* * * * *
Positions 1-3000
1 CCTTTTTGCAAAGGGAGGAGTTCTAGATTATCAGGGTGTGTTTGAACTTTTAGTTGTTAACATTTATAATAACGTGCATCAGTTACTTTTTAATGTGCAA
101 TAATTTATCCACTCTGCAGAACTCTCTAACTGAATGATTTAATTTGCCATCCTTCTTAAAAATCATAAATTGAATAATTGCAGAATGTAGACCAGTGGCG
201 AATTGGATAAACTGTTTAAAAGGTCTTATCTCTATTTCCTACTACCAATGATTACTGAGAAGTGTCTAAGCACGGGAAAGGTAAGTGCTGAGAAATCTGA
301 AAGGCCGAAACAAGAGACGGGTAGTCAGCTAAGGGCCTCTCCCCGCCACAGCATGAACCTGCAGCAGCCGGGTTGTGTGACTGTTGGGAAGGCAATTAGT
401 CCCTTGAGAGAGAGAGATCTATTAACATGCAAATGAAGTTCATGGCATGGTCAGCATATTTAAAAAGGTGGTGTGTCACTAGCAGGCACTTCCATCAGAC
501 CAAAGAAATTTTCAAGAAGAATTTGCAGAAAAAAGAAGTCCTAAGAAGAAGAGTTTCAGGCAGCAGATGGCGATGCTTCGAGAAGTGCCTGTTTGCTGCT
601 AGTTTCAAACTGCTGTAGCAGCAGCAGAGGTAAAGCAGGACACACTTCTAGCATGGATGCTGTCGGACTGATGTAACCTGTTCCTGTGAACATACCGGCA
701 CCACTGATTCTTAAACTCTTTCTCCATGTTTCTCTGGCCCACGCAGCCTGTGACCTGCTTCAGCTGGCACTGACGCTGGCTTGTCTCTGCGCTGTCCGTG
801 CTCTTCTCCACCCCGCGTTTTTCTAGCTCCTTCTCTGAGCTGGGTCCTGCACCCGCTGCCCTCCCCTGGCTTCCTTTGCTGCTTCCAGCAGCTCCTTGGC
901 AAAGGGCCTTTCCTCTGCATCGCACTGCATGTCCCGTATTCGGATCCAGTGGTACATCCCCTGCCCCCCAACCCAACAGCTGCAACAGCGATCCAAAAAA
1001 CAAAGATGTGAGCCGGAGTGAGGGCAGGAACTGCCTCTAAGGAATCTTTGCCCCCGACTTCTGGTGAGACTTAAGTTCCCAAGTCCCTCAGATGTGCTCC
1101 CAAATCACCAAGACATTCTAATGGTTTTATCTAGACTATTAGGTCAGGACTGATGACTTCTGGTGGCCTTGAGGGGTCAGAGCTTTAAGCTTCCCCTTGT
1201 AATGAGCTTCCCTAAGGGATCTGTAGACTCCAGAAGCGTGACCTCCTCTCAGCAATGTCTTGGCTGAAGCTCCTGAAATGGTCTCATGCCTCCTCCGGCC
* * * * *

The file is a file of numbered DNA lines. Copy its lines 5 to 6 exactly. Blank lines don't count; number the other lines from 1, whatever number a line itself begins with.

301 AAGGCCGAAACAAGAGACGGGTAGTCAGCTAAGGGCCTCTCCCCGCCACAGCATGAACCTGCAGCAGCCGGGTTGTGTGACTGTTGGGAAGGCAATTAGT
401 CCCTTGAGAGAGAGAGATCTATTAACATGCAAATGAAGTTCATGGCATGGTCAGCATATTTAAAAAGGTGGTGTGTCACTAGCAGGCACTTCCATCAGAC